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Kibur Science Spotlight: March is National Colorectal Cancer Awareness Month

My best advice still is to stay current with screening exams…

Colorectal cancer is the third most common cancer diagnosed in men and women in the United States and is the third leading cause of cancer-related deaths in the country.  Early screening and moves toward an overall healthier lifestyle have resulted in a steady decline in the number of newly diagnosed cases over the past several decades. Actor Chadwick Boseman’s death from colon cancer in 2020 brought attentionto the trend, reported recently by the American Cancer Society, that 20% of new colorectal cancer diagnoses were in patients under 55 in 2019, compared with 11% in 1995.  Some 60% of new colorectal cancers in 2019 were diagnosed at advanced stages, compared with 52% in the mid-2000s and 57% in 1995, before screening was widespread.

Because of this worrisome trend, I strongly encourage all to stay current with their screening exams, either a colonoscopy or a molecular test like Exact Science’s Cologuard, as early detection makes treatment easier and durable.  Without regular testing, cancer can sneak up on you and become harder to treat than if the tumor was detected at an early stage.  That is what happened to me as I was diagnosed with Stage 3 colon cancer in 2019.  There was no direct indication I had a tumor growing in my colon except for the occasional abdominal pain, which I attributed to indigestion, and I was between colonoscopy screens.  Only when I found blood in my stool did I realize there was a bigger problem. I immediately went to my local hospital and a CAT scan revealed the tumor in my colon.  Surgery removed the tumor and histopathology of the surrounding lymph nodes classified my tumor as Stage 3. I underwent adjunct chemotherapy for six months and subsequent CAT scans showed no signs of recurrence.  The trajectory of my disease reversed recently when a routine CAT scan showed the disease had returned and metastasized to my liver and mesentery.  Now I am back on chemotherapy to keep the tumors in check with the possibility of participating in a clinical trial testing a new CAR T cell treatment.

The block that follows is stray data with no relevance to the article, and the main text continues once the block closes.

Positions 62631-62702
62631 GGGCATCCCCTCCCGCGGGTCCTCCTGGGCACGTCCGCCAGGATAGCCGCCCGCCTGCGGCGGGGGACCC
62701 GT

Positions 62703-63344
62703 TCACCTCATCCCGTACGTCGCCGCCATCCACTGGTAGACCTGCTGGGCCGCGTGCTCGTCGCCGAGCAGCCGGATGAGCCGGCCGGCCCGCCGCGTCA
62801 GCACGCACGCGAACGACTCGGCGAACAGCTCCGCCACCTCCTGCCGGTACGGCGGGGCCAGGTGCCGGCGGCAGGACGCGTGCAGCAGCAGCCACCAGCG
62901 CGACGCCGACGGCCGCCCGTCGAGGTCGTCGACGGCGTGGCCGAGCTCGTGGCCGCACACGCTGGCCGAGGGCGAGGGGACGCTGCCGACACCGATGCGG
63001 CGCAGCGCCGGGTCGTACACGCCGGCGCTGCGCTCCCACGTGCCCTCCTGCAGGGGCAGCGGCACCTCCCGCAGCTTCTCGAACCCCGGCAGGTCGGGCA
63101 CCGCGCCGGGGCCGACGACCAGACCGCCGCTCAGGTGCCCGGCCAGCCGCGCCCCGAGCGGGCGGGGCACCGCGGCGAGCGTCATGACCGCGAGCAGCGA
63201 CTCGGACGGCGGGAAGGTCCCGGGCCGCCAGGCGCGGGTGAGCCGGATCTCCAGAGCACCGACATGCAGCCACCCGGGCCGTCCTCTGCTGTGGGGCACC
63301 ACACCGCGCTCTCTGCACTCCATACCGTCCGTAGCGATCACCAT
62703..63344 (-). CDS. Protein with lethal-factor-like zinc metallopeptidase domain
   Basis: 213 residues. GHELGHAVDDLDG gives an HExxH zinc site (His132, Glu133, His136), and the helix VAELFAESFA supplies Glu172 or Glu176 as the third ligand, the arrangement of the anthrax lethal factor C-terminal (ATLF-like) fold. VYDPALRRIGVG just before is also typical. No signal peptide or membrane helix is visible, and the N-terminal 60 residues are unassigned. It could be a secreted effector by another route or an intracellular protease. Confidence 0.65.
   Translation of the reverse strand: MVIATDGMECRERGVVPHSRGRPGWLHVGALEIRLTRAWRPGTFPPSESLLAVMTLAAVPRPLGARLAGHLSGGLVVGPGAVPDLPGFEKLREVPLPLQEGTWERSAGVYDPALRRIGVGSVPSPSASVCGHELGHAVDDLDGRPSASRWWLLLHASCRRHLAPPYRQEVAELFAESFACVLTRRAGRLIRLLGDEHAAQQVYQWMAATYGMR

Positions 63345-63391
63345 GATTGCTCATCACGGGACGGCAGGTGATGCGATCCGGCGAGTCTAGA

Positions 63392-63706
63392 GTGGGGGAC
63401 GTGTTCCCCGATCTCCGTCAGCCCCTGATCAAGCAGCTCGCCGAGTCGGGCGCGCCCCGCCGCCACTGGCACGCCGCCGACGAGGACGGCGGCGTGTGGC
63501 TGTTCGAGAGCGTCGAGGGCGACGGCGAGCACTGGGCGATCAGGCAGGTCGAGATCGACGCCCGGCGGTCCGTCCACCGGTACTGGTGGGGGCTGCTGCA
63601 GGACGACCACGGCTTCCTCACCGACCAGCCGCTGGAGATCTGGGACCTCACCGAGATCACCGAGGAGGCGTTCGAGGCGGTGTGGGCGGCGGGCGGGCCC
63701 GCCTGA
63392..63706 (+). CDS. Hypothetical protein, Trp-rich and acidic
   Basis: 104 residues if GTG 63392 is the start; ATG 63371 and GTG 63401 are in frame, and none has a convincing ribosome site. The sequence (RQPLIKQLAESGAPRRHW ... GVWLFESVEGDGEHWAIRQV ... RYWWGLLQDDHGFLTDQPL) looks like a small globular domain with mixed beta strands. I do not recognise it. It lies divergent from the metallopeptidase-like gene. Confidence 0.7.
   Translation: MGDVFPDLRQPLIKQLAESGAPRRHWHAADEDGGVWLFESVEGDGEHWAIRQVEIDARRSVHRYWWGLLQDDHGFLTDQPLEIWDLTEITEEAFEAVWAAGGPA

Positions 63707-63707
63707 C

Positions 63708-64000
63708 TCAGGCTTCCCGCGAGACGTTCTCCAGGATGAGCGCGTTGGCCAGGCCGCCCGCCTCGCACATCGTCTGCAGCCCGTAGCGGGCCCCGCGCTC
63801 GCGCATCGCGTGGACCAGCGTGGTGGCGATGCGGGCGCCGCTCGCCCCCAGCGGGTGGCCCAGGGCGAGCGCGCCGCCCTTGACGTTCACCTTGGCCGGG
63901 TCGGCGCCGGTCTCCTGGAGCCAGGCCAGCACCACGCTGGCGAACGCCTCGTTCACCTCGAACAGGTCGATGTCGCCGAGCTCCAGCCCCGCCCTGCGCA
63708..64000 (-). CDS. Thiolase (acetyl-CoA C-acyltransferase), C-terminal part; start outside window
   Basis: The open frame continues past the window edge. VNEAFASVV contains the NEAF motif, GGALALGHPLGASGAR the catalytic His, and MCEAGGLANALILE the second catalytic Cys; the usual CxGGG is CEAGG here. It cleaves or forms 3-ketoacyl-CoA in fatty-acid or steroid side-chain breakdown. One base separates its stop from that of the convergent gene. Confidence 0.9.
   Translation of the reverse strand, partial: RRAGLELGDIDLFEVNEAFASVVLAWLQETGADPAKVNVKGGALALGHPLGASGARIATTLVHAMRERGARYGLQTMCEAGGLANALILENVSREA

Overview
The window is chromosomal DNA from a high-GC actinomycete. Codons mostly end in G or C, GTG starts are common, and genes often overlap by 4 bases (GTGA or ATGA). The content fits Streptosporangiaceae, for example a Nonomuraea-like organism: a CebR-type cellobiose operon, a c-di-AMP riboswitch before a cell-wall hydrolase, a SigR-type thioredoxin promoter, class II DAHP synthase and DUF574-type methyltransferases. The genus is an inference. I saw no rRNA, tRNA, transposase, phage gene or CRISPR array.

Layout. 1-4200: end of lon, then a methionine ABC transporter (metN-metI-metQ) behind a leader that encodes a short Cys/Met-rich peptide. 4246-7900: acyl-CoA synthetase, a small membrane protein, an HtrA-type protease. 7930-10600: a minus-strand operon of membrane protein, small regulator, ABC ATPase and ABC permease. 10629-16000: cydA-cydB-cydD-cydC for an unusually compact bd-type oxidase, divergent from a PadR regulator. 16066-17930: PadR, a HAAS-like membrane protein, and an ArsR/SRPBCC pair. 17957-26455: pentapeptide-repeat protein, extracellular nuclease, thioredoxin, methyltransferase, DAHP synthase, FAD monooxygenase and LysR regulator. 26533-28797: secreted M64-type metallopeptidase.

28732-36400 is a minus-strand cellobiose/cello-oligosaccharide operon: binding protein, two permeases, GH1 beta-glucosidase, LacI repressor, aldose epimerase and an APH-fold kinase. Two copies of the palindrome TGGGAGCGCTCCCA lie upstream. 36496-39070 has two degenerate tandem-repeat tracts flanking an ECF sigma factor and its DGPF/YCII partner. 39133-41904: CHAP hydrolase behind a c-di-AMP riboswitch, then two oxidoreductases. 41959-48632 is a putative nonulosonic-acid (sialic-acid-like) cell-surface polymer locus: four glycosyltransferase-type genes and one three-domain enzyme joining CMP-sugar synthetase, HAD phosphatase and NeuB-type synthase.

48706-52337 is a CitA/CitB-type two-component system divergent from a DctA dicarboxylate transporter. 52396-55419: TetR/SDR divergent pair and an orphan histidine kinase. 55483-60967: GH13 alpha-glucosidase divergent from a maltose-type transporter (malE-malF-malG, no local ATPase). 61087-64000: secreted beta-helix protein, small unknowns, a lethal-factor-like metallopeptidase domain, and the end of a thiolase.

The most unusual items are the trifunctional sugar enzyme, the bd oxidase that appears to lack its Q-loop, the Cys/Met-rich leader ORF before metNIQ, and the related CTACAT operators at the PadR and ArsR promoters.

When I speak with colorectal cancer survivors, I have found my story is not unusual and it points out colorectal cancer can strike anyone at any time.  We all ask ourselves “Why me?” and the answer is elusive.  I had regular colonoscopies, my lifestyle didn’t suggest any factors which would make me at high risk for cancer but I have learned that I have a familial risk that was previously unknown to me.  I suppose that is one of the ironies of life, but my best advice still is to stay current with screening exams and if you are at high risk, speak to your primary care physician about increasing the exam frequency from every 10 years to every 5 years. Stay well and stay healthy!

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